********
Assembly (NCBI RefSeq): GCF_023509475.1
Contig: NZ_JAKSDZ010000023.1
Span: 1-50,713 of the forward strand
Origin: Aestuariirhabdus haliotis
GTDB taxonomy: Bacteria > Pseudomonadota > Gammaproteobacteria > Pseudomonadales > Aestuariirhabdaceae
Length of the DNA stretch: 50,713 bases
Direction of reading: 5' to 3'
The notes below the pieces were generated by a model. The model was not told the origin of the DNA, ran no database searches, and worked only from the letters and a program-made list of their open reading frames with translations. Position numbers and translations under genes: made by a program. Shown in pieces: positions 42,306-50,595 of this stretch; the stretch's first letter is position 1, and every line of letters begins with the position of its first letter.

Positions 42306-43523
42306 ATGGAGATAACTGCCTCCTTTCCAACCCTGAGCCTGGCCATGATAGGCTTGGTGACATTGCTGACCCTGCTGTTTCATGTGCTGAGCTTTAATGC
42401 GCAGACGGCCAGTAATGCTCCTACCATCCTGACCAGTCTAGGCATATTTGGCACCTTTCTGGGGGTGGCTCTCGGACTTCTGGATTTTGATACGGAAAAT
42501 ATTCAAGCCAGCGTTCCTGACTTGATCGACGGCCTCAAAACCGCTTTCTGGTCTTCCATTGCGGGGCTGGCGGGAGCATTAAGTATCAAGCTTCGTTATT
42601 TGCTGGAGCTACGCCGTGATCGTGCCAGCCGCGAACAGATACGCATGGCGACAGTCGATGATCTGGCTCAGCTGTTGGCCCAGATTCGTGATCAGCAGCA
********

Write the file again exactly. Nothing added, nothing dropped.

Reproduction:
Assembly (NCBI RefSeq): GCF_023509475.1
Contig: NZ_JAKSDZ010000023.1
Span: 1-50,713 of the forward strand
Origin: Aestuariirhabdus haliotis
GTDB taxonomy: Bacteria > Pseudomonadota > Gammaproteobacteria > Pseudomonadales > Aestuariirhabdaceae
Length of the DNA stretch: 50,713 bases
Direction of reading: 5' to 3'
The notes below the pieces were generated by a model. The model was not told the origin of the DNA, ran no database searches, and worked only from the letters and a program-made list of their open reading frames with translations. Position numbers and translations under genes: made by a program. Shown in pieces: positions 42,306-50,595 of this stretch; the stretch's first letter is position 1, and every line of letters begins with the position of its first letter.

Positions 42306-43523
42306 ATGGAGATAACTGCCTCCTTTCCAACCCTGAGCCTGGCCATGATAGGCTTGGTGACATTGCTGACCCTGCTGTTTCATGTGCTGAGCTTTAATGC
42401 GCAGACGGCCAGTAATGCTCCTACCATCCTGACCAGTCTAGGCATATTTGGCACCTTTCTGGGGGTGGCTCTCGGACTTCTGGATTTTGATACGGAAAAT
42501 ATTCAAGCCAGCGTTCCTGACTTGATCGACGGCCTCAAAACCGCTTTCTGGTCTTCCATTGCGGGGCTGGCGGGAGCATTAAGTATCAAGCTTCGTTATT
42601 TGCTGGAGCTACGCCGTGATCGTGCCAGCCGCGAACAGATACGCATGGCGACAGTCGATGATCTGGCTCAGCTGTTGGCCCAGATTCGTGATCAGCAGCA